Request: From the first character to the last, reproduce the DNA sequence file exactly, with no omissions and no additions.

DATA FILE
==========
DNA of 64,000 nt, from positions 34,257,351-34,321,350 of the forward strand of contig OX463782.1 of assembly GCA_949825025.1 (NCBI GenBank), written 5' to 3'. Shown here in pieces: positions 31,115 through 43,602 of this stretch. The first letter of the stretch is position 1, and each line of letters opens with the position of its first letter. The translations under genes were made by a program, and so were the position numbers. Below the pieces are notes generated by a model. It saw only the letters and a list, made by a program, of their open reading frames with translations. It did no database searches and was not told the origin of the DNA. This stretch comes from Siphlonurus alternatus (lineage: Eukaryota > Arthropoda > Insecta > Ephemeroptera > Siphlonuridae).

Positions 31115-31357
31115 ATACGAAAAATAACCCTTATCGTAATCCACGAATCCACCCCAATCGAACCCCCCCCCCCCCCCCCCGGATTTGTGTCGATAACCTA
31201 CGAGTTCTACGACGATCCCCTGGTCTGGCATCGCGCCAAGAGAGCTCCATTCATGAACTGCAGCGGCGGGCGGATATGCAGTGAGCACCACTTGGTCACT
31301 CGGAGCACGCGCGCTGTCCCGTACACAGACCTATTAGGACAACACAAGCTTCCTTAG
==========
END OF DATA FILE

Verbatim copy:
DNA of 64,000 nt, from positions 34,257,351-34,321,350 of the forward strand of contig OX463782.1 of assembly GCA_949825025.1 (NCBI GenBank), written 5' to 3'. Shown here in pieces: positions 31,115 through 43,602 of this stretch. The first letter of the stretch is position 1, and each line of letters opens with the position of its first letter. The translations under genes were made by a program, and so were the position numbers. Below the pieces are notes generated by a model. It saw only the letters and a list, made by a program, of their open reading frames with translations. It did no database searches and was not told the origin of the DNA. This stretch comes from Siphlonurus alternatus (lineage: Eukaryota > Arthropoda > Insecta > Ephemeroptera > Siphlonuridae).

Positions 31115-31357
31115 ATACGAAAAATAACCCTTATCGTAATCCACGAATCCACCCCAATCGAACCCCCCCCCCCCCCCCCCGGATTTGTGTCGATAACCTA
31201 CGAGTTCTACGACGATCCCCTGGTCTGGCATCGCGCCAAGAGAGCTCCATTCATGAACTGCAGCGGCGGGCGGATATGCAGTGAGCACCACTTGGTCACT
31301 CGGAGCACGCGCGCTGTCCCGTACACAGACCTATTAGGACAACACAAGCTTCCTTAG